Many businesses manage by objective. Management by objective is when management describes the goal rather than the process. For example, the boss says, "You have to produce 200 widgets by this afternoon." As another example, the sales manager says, "You have to meet your third-quarter quota or we will be having a difficult conversation." This example is actually a "management by objective" statement with a threat thrown in to make sure you understand it is all about the numbers or the goal.
A difficulty with management by objective is that the objective is continually changing. The objective is a goal; it is not a process. Companies are forever changing their objective. This quarter the company is focused on getting new customers. Next quarter the company will be focused on revenue or cost-cutting measures. The objective and management of the objective are moving targets.
When companies and individuals manage by activities there is a constancy of purpose. Activities can be monitored, refined, and adapted, but they are a permanent method of accomplishment. Objectives such as goals are temporary. An objective or goal is accomplished and then a new goal or objective replaces the old goal. For example, a company has a goal of reaching $100 million in sales this year. Every executive, manager, salesperson, and production worker is charged with doing his or her part in attaining the goal. If they attain their goal, next year you can bet the goal isn't going to be $100 million, it is going to be a larger number or there will be a new goal based on market share or some other qualifier.
Management by activity is continuous in nature. When a company manages by activity it is committing to constant improvement. Instead of asking the question, "How can we generate $100 million this year?" management by activity asks the questions, "How can we be more productive? How can we do our jobs better? How can we improve?"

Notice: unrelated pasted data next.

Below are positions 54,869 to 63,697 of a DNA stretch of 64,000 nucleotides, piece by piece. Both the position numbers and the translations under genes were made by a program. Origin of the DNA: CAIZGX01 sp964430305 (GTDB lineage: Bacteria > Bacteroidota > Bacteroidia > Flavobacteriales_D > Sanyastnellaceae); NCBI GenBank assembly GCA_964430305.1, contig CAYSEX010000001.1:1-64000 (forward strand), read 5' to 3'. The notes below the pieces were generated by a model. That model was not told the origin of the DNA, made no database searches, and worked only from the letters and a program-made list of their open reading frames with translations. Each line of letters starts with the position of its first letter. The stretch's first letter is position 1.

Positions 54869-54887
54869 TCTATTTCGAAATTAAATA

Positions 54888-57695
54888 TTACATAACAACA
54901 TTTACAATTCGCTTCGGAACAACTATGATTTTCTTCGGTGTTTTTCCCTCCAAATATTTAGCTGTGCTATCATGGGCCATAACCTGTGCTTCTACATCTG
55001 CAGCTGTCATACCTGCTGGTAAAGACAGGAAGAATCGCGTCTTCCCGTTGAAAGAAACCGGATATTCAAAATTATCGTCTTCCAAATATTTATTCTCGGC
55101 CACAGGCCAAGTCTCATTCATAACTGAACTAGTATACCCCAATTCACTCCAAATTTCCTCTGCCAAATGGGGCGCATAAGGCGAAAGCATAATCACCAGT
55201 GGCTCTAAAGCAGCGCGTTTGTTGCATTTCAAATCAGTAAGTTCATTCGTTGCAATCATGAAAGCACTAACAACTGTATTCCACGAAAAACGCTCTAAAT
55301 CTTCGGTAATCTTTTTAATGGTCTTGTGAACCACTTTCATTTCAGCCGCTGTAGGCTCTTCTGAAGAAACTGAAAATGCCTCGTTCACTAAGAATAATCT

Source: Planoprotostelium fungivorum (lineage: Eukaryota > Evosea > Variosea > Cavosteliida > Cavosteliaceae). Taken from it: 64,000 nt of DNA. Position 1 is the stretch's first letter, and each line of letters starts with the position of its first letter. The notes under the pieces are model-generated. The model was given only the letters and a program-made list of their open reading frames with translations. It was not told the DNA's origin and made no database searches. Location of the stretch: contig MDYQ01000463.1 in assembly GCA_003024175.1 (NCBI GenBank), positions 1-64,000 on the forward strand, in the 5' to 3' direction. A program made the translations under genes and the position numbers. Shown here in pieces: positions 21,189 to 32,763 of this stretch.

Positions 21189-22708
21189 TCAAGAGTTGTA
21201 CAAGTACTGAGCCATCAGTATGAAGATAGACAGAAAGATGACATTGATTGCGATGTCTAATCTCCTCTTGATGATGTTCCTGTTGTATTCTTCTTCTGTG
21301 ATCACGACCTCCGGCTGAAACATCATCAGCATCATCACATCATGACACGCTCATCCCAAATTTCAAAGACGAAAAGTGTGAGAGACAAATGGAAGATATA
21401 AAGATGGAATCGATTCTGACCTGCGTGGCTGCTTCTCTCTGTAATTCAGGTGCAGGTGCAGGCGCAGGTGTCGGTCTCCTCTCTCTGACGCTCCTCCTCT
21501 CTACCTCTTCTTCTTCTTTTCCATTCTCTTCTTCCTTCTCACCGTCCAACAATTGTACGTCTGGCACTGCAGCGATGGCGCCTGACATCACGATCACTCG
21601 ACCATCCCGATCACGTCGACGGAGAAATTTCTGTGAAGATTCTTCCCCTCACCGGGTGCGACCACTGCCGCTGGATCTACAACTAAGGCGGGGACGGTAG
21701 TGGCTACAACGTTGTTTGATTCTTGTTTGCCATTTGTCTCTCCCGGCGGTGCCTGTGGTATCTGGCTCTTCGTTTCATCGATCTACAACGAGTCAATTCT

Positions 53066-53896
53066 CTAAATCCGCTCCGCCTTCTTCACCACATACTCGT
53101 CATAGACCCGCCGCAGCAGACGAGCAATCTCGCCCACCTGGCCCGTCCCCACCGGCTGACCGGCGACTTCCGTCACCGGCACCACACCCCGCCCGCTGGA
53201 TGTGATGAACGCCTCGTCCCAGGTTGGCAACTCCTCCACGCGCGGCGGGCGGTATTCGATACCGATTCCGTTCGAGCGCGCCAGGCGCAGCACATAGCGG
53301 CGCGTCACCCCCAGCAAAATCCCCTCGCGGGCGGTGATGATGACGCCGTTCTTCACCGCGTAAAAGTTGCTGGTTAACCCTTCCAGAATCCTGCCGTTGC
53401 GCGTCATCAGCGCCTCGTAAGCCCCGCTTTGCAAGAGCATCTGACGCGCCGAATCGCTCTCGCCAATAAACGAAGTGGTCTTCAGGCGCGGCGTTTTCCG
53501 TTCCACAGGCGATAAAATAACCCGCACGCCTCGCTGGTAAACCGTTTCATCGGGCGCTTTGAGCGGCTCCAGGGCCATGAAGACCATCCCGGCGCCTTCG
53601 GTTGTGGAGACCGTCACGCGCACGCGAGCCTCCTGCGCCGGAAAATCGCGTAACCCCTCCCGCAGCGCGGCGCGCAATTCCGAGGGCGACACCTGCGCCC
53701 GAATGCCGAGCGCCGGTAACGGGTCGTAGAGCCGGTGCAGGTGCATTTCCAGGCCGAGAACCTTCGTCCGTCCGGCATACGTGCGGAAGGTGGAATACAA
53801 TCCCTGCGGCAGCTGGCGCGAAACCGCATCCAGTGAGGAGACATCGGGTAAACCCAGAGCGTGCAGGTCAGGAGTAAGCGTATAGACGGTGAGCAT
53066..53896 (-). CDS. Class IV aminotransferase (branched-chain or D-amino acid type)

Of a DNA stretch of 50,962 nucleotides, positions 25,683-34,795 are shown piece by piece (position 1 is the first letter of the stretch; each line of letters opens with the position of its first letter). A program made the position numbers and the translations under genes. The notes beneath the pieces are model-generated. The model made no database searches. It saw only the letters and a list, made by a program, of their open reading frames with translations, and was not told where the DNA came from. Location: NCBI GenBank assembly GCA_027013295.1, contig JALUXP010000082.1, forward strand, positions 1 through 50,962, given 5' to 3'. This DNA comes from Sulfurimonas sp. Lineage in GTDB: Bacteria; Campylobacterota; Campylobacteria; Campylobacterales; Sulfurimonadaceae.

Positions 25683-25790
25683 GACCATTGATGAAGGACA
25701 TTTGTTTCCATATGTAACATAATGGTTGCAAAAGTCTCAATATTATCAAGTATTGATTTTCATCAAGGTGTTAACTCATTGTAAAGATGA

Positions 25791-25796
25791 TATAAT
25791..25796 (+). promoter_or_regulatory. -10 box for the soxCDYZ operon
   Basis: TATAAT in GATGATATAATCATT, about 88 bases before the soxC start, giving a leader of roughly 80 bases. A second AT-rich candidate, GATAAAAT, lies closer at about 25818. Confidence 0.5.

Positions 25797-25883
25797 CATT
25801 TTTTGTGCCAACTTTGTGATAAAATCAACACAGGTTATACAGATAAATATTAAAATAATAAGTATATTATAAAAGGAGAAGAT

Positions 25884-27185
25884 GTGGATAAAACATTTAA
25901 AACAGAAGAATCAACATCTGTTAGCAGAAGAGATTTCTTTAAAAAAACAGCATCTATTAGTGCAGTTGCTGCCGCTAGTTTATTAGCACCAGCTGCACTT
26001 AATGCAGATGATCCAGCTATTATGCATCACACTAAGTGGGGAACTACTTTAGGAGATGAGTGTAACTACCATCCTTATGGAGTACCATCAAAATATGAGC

If you have young children, you probably know the challenges of having your kids keep their rooms clean. You might say, "This room is a wreck. I'll be back in 30 minutes and it better be clean." When you return in 30 minutes, little Henry is still sitting in the middle of the room playing with his toy cars surrounded by dirty laundry and toys. What happened? This is a classic example of management by objective. You told the little fellow what you wanted and not what he needed to do. You described the goal: a clean room. However, you did not describe the process to achieve that goal.
Try this method next time: "Henry, I want you to pick up all the socks and put them in your bottom drawer." Guess what? When you return everything else is still scattered all over, but you won't see any socks. Now you can continue, saying, "Henry pick up all the toys and put them in this corner." This principle is also true for statements such as "Behave," "Do well in school," "Don't get in any trouble," and so on. Kids don't know what you are talking about when you describe a goal. Even if they do understand the goal, they wonder why it is suddenly so important. If a clean room is such a big deal, why isn't it clean already? When you manage little Henry with activities, he learns where to put his socks, toys, and everything else. Eventually he learns how to keep his room clean all the time (this may not happen until shortly before little Henry leaves home). If you want your kids or anyone else to follow your management lead, the answer is management by activity. Activities are ongoing processes that are the journeys to take you wherever it is you want to go.